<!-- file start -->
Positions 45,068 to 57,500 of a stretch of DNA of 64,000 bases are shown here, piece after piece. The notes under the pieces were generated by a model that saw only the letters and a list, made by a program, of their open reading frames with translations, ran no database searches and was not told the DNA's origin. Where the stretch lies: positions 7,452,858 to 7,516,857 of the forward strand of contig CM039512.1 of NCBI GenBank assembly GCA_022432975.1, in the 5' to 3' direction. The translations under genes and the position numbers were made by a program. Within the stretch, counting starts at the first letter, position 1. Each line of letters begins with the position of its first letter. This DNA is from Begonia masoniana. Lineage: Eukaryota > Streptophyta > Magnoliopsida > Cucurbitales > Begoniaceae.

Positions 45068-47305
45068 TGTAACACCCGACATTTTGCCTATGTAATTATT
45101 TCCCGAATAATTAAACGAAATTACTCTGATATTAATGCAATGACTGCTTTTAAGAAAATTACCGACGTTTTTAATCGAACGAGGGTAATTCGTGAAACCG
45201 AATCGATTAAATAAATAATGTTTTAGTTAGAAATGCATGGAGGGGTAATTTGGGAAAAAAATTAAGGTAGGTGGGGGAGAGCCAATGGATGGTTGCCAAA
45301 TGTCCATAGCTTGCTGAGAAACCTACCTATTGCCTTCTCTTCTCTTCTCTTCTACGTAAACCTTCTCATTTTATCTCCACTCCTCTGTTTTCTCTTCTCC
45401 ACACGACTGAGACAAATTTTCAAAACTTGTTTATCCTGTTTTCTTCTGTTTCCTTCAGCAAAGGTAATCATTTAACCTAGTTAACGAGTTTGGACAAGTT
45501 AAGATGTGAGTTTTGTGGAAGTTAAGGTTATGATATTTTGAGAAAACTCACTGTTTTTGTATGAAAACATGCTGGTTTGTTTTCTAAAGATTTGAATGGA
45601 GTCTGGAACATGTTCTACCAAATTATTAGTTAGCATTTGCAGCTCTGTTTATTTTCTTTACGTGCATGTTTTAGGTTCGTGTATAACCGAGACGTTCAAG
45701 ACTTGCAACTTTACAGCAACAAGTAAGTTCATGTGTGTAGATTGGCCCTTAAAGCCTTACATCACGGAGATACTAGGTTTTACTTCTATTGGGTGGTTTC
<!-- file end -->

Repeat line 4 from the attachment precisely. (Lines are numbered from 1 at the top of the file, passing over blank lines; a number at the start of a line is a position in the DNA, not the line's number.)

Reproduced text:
45101 TCCCGAATAATTAAACGAAATTACTCTGATATTAATGCAATGACTGCTTTTAAGAAAATTACCGACGTTTTTAATCGAACGAGGGTAATTCGTGAAACCG